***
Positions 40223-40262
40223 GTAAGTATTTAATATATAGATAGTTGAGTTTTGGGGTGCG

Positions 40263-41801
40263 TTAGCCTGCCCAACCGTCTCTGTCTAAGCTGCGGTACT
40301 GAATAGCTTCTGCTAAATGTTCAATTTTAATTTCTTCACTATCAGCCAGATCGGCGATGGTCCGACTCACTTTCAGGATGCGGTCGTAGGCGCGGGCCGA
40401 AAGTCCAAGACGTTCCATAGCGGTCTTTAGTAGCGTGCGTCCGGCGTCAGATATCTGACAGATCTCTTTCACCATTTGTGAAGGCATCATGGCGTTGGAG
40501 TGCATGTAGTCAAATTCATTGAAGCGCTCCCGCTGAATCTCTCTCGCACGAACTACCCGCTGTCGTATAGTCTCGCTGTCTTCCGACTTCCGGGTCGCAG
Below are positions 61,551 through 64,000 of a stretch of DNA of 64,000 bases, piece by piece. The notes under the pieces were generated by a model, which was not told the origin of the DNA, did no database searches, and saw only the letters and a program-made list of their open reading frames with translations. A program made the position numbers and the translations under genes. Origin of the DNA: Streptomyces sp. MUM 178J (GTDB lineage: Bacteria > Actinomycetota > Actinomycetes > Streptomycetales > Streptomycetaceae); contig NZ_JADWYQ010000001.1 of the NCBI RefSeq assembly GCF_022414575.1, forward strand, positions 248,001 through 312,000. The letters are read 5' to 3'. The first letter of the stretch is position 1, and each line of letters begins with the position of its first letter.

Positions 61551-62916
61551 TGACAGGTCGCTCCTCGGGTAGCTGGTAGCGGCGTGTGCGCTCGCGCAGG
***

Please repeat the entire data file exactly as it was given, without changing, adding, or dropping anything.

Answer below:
Positions 40223-40262
40223 GTAAGTATTTAATATATAGATAGTTGAGTTTTGGGGTGCG

Positions 40263-41801
40263 TTAGCCTGCCCAACCGTCTCTGTCTAAGCTGCGGTACT
40301 GAATAGCTTCTGCTAAATGTTCAATTTTAATTTCTTCACTATCAGCCAGATCGGCGATGGTCCGACTCACTTTCAGGATGCGGTCGTAGGCGCGGGCCGA
40401 AAGTCCAAGACGTTCCATAGCGGTCTTTAGTAGCGTGCGTCCGGCGTCAGATATCTGACAGATCTCTTTCACCATTTGTGAAGGCATCATGGCGTTGGAG
40501 TGCATGTAGTCAAATTCATTGAAGCGCTCCCGCTGAATCTCTCTCGCACGAACTACCCGCTGTCGTATAGTCTCGCTGTCTTCCGACTTCCGGGTCGCAG
Below are positions 61,551 through 64,000 of a stretch of DNA of 64,000 bases, piece by piece. The notes under the pieces were generated by a model, which was not told the origin of the DNA, did no database searches, and saw only the letters and a program-made list of their open reading frames with translations. A program made the position numbers and the translations under genes. Origin of the DNA: Streptomyces sp. MUM 178J (GTDB lineage: Bacteria > Actinomycetota > Actinomycetes > Streptomycetales > Streptomycetaceae); contig NZ_JADWYQ010000001.1 of the NCBI RefSeq assembly GCF_022414575.1, forward strand, positions 248,001 through 312,000. The letters are read 5' to 3'. The first letter of the stretch is position 1, and each line of letters begins with the position of its first letter.

Positions 61551-62916
61551 TGACAGGTCGCTCCTCGGGTAGCTGGTAGCGGCGTGTGCGCTCGCGCAGG